By | Rachel Brooks
Staff | Telegraph Local
Above, Voice of America broadcast of Secretary of State Mike Pompeo’s March visit to Afghanistan. The U.S. peace process could be affected by the ravage of COVID-19 and the complex politics pandemic-era Afghanistan.
As the coronavirus pandemic continues to ravage the world, the U.S. withdrawal plans from Afghanistan hang in the balance. COVID-19 appears to have done little to slow the press of escalating politics in the region. Arab News reported on April 16, 2020, that the Taliban has rejected Afghan President Ashraf Ghani’s ceasefire call. This took place despite the looming threat of the coronavirus crisis. It likewise took place despite the release of Taliban insurgent prisoners, an action that was part of the U.S. mediation withdrawal agreement. The Taliban has accused Ghani of not following through entirely with the prisoner trade agreement the U.S. had mandated.
On Wednesday evening, Ghani addressed the public in the following message, as quoted by Arab News,
“I urge the Taliban to respond positively to the request of the UN, regional countries and the righteous call of the Afghan people and the government, to halt the fighting and announce ceasefire.”
Spokesperson for the Afghan Taliban Zabihullah Mujahid rejected the president’s ceasefire call. He stated that the president had blocked peace by not freeing key prisoners who were meant to be released after the agreement was reached in Doha, Qatar late in February.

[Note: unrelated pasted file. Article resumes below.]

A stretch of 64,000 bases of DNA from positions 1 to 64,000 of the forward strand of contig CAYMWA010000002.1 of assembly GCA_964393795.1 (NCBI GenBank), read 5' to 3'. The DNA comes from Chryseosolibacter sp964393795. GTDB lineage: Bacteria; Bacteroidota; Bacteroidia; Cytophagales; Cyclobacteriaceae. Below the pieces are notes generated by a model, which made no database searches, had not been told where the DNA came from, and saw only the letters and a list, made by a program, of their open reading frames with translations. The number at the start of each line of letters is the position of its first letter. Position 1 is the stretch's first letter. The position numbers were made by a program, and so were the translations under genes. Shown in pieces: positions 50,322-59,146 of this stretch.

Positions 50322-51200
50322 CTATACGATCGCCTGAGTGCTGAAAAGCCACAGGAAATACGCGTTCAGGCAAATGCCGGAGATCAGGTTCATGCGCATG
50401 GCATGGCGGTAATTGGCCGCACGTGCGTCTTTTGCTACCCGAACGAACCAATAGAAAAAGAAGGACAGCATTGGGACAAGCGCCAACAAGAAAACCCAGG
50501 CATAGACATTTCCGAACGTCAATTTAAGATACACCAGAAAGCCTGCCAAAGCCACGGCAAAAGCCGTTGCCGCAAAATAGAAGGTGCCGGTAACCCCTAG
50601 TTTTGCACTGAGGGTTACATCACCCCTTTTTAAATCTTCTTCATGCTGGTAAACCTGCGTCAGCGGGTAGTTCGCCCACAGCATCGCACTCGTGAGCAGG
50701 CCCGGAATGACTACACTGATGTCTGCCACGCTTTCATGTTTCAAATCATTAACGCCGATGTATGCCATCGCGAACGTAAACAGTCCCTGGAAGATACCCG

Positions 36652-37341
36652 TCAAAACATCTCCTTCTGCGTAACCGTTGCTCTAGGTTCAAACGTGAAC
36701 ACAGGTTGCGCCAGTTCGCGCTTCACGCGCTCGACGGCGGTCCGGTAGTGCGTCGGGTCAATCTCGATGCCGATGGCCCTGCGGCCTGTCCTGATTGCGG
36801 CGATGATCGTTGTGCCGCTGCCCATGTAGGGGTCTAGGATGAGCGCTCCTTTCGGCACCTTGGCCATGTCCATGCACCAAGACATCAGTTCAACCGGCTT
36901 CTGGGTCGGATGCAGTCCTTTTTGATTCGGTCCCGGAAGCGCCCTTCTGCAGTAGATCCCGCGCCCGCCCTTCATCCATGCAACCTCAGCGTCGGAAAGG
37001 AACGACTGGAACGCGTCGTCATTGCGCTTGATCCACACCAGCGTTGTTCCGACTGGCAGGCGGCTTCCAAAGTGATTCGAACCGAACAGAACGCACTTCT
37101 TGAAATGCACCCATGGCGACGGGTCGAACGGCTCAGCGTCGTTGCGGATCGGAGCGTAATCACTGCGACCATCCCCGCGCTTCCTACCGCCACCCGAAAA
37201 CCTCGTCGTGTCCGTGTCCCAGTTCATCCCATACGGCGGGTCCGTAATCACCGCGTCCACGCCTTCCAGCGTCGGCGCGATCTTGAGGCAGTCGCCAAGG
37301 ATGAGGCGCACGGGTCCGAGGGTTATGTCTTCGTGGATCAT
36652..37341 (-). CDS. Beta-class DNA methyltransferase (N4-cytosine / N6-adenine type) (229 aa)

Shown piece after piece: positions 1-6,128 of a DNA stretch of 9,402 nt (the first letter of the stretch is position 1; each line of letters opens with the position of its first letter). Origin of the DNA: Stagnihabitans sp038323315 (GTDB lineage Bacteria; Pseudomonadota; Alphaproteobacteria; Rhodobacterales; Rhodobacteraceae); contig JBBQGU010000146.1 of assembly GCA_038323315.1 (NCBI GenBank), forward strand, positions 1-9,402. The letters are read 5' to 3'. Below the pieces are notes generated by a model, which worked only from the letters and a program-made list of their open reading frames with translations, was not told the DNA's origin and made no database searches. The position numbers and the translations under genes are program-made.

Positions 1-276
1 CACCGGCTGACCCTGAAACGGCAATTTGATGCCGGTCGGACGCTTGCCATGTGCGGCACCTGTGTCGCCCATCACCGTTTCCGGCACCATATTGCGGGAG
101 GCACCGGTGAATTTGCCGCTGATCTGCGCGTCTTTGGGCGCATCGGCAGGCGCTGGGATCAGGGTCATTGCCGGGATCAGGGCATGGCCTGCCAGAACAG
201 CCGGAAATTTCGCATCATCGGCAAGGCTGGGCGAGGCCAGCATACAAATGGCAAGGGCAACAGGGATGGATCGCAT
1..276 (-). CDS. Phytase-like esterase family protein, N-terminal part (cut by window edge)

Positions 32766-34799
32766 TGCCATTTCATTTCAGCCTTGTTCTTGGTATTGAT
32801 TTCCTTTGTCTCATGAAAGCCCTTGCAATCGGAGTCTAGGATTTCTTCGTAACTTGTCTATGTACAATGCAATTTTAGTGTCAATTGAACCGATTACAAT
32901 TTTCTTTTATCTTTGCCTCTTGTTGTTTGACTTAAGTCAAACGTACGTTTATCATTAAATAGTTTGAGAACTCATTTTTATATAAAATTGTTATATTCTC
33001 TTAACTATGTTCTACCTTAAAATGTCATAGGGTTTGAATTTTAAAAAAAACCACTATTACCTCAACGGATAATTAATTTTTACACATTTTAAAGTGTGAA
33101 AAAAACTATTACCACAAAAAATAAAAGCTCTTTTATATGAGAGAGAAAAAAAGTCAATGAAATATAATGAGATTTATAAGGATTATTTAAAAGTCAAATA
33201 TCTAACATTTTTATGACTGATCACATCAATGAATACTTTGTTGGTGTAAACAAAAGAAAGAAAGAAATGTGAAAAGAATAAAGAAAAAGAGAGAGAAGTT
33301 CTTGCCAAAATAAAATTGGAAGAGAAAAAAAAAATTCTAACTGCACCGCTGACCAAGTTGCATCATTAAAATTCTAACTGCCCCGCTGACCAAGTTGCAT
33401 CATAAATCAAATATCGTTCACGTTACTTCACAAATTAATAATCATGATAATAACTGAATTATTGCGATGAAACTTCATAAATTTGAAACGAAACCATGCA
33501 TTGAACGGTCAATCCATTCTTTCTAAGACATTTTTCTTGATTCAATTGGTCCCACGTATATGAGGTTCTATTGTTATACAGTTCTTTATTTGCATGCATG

Mujahid was quoted by Arab News as follows,
“Ghani is creating hurdles on the path of ceasefire and peace. Instead of ceasefire, work should be done for permanent peace. Through this request, Ghani wants to use this opportunity in his favor. We are not fighting in areas where there are (COVID-19) patients and health workers (treating them).”
Arab News reported that, since the Doha agreement, the Taliban has forgone attacking U.S. led coalition troops. It has also refrained from conducting large-scale attacks on Afghanistan’s cities.
Vox reported within the last few days that the coronavirus pandemic has not stopped the war in Afghanistan.
Vox quoted a medic from the Baglan province, Dr. Sayed Shah, as follows,
“This is wrong, and it needs to stop. Especially now.”
Afghanistan has been rocked by the COVID-19 epidemic, with April 15 recording 784 COVID-19 cases and 26 deaths. The response on the ground of medics and observers believe the number of actual cases could be far higher than the reported cases. The current official report is that most of the infected people hail from the Herat province. Herat shares a border with Iran. Iran has been shaken to the core by the pandemic.
On March 31, USNI News reported that the compounded cases of both documented and undocumented COVID-19 in the nation, coupled with the continued political unrest, could create additional obstacles for the Afghani peace process. USNI spoke with experts who stated that, despite 18 years of war with the U.S. present, Afghanistan has still not defined “hard red lines” that determined the path to an Islamic theological and political peace.
The COVID-19 crisis may exacerbate the peace plan, but the U.S. is still taking measures to secure it. The New York Times reported within the last two days that the U.S. in an effort ot save the peace plan will likely also scale back CIA presence in Afghanistan.